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Tourism Accommodation Australia
adequate liability insurance
In reaction to the rising numbers of property investors buying up several apartments for short-term rental, the hotel sector is putting pressure on governments at all levels to reform the regulatory framework for short-stays to better protect the interests of guests and property owners going forward.
Hotel industry insiders believe the problem extends beyond the services of Airbnb and other holiday rental websites and is equally attributable to increased property investment in tourist hotspots around the world.
Many of the more popular countries in Europe for holidaymakers have enjoyed a significant increase in visitor numbers over the last two years. Spain is Europe’s biggest beneficiary of improved economic conditions in the UK, being the most popular holiday destination for British families since the 70s.
Property markets in tourist hotspots such as Marbella in the Costa del Sol have been showing the green shoots of price growth since Q3 2014, as investors snap up holiday rental properties in the world-class resort.
The hotel industry state that more than two or three apartments being rented out for short-stays constitute a commercial enterprise and should be more regulated as a matter of urgency.
Hotels have to follow stringent guidelines such as installing fire doors, providing disability access and holding appropriate insurance for their short-stay rooms but the same guidance doesn’t apply to apartments.
Australian hotel sector representatives Tourism Accommodation Australia (TAA) believes landlords proposing to offer rooms or apartments for short-term rental should meet guidelines relating to health and safety requirements for their guests. They also suggest a requirement for adequate liability insurance and that they pay appropriate taxes and council charges with properties having to comply with building codes and strata management regulations.
Again using Spain as example, international academics ESADE reported that 14 % of tourists in Spain used holiday rentals and spent more than €2.6 billion on short-term accommodation in the country's resorts last year. Their research shows that a staggering nine out of ten people who stayed in a holiday rental in Spain in 2014 said they regularly used this form of accommodation whenever they travel in Spain.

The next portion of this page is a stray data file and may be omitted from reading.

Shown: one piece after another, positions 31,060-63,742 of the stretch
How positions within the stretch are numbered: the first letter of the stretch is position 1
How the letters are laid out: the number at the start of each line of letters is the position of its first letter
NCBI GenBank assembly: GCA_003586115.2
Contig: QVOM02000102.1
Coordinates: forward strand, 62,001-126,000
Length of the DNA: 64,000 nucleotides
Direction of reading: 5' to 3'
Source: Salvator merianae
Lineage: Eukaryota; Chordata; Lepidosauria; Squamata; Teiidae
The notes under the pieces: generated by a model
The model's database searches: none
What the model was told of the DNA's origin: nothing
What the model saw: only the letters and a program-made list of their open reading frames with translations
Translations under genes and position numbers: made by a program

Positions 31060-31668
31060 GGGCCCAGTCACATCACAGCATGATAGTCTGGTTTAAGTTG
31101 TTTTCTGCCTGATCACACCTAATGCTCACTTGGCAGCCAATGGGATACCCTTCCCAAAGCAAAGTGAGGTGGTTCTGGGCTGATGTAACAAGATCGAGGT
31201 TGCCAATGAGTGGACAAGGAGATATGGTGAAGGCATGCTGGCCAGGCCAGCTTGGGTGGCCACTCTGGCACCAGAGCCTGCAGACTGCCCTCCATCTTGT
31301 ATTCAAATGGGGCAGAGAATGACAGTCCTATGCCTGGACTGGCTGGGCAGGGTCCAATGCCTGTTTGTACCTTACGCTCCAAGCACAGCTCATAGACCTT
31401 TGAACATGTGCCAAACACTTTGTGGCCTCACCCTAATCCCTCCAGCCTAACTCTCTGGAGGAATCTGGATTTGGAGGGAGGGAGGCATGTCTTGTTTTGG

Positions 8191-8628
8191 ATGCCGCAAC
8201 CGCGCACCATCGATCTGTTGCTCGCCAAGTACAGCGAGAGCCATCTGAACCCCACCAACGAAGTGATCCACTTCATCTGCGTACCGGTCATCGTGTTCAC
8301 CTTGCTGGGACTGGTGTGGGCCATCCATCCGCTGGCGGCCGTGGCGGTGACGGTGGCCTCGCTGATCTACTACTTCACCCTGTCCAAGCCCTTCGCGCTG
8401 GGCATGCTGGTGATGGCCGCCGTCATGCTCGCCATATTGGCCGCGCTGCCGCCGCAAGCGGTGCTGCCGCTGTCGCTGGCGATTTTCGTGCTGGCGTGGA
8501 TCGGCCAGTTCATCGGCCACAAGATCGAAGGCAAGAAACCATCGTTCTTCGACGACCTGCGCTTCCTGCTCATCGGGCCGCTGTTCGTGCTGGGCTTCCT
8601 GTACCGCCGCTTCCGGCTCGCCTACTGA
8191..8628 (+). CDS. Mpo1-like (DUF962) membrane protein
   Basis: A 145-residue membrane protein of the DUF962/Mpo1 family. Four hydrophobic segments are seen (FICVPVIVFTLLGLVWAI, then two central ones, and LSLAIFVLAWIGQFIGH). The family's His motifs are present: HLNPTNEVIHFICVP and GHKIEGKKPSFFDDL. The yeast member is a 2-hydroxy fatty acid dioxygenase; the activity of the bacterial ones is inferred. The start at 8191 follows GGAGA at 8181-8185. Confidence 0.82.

That’s a significant chunk of revenue that would be destined for the coffers of hotel operators if not for the wealth of choice now available to holiday makers from private landlords at lower prices. It’s also a value-laden opportunity for property investors in tourist hotspots around the world, particularly if there are currency advantages to be factored in.
Two-thirds of the tourists who used holiday rentals in Spain said they signed a contract with the owner of management company and the majority said they were informed of the rules of the house and the homeowners' association as soon as they checked in.
Specific holiday rental websites like Airbnb continue to be the main driver of bookings for this type of accommodation with 98% of short-term guests saying they booked their stay online.
Concerns of the TAA are more pertinent to the increasing number of property investors buying apartments in the same block and bundling them together in a makeshift hotel.
TAA acting chief executive Carol Giuseppi said turning apartment blocks into quasi-hotels in this way needs to be regulated to ensure the interests of guests and owners are properly addressed.
"We are not looking at individual apartment rentals or Airbnb-style accommodation but we are concerned when there are many flats bundled together and rented as short-term accommodation which becomes a commercial enterprise," Ms Giuseppi said.
"We want to see a transparency of supply and see if we can get a standard around the legislation. There is a major difference between an individual letting out a room in a house to a fully commercialised operation involving renting out apartments as a business," she added.
The TAA are among the growing number of hotel industry bodies recommending the introduction of model legislation agreed by state, territory and Commonwealth governments that requires the registration of premises that are used for commercial short-stay accommodation but are not currently meeting a range of health, safety, tax and regulatory requirements.
In essence, investors looking to make multiple purchases within one building with any intention of operating short-term rentals could face much more red tape, taxation and potential fines if regulations are enforced in the form they are being lobbied by the sector.
However, with most investments being remote to the buyers'country of residence, it’s always wise to ensure a good structure is in place to ensure your investment is responsibly managed. Also, as a key part of your due diligence process it’s vital to consider all the ramifications of multiple investments in whatever country you choose to buy property, particularly as it can impact your margins.
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*This page is provided for information purposes only and should not be construed as offering advice. IPIN is not licensed to give financial advice and all information provided by IPIN regarding real estate should never be treated as specific advice or regulations. This is standard practice with property investment companies as the purchase of property as an investment is not regulated by the UK or other Financial Services Authorities.